A campaign aide tells CBS News that Buttigieg was working on this speech for weeks and has a volunteer team of 100 foreign policy experts. This team is led by Doug Wilson and Ned Price is also on the team. The campaign also sought input from the veterans advocacy group VoteVets. 

Separately, CBS News campaign reporter Nicole Sganga has confirmed that the chair of Stonyfield Organic, Gary Hirshberg, will host a fundraiser for Buttigieg at his home in Holderness, New Hampshire, on July 11.  Tickets are billed at $2,800 per person. 


IN THE MIDDLE: In Iowa, unsuccessful Democratic House candidate J.D. Scholten has penned an op-ed in The Gazette about alleged handouts to the oil industry that are hurting Iowans. Ellee Watson says Scholten has not ruled out running against incumbent Republican Sen. Joni Ernst even though both EMILY's List and the DSCC have endorsed Theresa Greenfield. The op-ed lauds President George W. Bush for knowing how to create jobs in the Midwest.

OUT WEST: Two leaders of Latino community organizing groups tell CBS News campaign reporter Alex Tin that they agree with a Nevada immigrant rights leader who recently told Politico that most candidates have done little more than "fly-ins to come and take pictures with popular Dreamers and go to eat tacos or whatever." For months, they say only four campaigns have proactively engaged with them: Sec. Julian Castro, Sen. Cory Booker, Sen. Kamala Harris and Sen. Bernie Sanders.


DIGITAL SPENDING: Mr. Trump continues to crush Democratic candidates in online ad spending says CBS News Political Unit associate producer Ben Mitchell. His campaign and its affiliated PAC have spent more than $10 million on Facebook and Google ads since the start of 2019 — more than the next four Democratic spenders combined (Warren, Harris, Biden and Sanders). The president's campaign largely builds ads around him — recent examples include asking voters to "sign his birthday card" (email harvesting), or "enter to win a dinner with Trump" (donation solicitation), but recently he's started fundraising off of supposed online censorship of conservatives and anti-conservative bias on college campuses.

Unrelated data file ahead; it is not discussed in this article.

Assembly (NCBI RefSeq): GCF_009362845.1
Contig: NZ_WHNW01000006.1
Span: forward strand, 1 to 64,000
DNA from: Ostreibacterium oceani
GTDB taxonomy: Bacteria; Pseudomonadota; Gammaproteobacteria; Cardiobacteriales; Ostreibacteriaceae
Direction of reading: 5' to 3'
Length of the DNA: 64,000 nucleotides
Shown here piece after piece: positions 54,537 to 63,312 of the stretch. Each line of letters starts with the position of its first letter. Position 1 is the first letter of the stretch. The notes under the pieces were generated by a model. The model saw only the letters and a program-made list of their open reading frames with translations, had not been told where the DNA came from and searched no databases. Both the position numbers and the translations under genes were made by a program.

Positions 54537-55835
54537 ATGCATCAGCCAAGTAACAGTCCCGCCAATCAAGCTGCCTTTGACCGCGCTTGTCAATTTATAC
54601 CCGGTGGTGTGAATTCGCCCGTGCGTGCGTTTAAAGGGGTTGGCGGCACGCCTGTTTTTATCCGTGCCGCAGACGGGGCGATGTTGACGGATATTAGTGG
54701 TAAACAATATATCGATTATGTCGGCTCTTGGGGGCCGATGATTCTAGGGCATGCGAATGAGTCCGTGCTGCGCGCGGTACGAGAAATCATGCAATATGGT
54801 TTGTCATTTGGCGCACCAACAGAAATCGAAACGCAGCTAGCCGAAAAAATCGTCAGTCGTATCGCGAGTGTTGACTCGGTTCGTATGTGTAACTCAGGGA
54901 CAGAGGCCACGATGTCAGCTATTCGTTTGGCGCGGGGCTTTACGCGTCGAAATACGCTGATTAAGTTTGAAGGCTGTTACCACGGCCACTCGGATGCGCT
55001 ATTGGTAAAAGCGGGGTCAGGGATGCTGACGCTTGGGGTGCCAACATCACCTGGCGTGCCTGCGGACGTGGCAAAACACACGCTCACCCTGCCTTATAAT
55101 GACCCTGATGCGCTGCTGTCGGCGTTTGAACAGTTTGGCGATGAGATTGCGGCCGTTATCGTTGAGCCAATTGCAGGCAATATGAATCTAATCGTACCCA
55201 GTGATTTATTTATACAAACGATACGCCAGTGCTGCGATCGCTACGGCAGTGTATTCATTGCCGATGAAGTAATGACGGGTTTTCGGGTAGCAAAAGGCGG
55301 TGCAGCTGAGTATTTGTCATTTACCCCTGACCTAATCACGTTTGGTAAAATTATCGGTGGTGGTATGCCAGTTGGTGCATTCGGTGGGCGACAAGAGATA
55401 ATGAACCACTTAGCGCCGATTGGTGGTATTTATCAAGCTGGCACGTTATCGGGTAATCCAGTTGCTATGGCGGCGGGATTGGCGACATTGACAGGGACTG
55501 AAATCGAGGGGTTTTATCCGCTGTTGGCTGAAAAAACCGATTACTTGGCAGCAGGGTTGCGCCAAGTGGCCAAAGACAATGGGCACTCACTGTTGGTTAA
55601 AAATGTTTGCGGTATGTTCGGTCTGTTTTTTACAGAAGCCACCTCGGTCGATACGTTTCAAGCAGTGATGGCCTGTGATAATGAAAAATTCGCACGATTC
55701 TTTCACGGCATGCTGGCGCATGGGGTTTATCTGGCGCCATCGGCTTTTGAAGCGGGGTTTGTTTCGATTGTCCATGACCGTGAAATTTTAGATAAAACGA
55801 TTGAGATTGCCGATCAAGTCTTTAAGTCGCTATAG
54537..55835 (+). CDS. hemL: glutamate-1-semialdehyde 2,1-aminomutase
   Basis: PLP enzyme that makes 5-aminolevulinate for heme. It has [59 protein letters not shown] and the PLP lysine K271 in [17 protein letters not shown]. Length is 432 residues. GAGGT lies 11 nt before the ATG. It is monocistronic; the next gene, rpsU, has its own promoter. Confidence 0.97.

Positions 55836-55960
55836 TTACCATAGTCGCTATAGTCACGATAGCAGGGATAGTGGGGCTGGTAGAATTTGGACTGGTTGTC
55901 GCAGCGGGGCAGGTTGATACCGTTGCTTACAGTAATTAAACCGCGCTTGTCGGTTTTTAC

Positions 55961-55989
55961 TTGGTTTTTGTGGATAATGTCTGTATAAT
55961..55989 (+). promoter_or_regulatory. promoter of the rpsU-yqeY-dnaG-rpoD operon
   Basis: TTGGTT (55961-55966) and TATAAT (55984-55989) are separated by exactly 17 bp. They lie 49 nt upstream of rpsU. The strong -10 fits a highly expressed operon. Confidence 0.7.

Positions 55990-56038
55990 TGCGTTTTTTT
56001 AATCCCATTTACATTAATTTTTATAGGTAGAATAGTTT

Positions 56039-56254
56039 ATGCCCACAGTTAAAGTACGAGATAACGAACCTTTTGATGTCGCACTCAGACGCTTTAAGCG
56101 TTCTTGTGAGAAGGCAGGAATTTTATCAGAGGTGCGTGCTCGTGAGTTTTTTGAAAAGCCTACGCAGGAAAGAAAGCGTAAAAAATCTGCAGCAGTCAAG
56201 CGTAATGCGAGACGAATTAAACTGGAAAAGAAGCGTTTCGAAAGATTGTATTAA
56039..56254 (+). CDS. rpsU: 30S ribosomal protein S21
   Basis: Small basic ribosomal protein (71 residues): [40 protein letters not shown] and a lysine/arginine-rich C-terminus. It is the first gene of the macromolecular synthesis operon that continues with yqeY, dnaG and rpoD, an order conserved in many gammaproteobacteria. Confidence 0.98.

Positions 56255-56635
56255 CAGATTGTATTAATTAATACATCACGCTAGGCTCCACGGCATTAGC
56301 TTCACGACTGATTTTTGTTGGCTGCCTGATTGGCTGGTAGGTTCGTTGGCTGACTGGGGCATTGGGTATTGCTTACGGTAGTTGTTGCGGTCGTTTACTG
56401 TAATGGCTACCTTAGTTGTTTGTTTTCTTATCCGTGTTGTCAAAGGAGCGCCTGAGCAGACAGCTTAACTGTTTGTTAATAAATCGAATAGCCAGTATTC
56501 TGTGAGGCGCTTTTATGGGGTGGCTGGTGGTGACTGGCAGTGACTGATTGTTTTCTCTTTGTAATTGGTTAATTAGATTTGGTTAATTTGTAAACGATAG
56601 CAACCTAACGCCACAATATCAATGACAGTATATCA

On the Democratic side, most of the candidates continue to ask for help reaching fundraising targets, but there's been a notable shift in the messages of Harris and Biden. Biden blanketed Facebook with $110,000 in ads exclusively about his new climate change plan, a sign that the former VP is working hard to convince voters he's strong on an issue that's proving increasingly important in this primary. Harris continues to lean into her role as a former prosecutor, running ads featuring her speech at the Iowa Democrats Hall of Fame dinner where she talked about "a rap sheet of evidence" against the president and that she will prosecute the "fraud" case against him.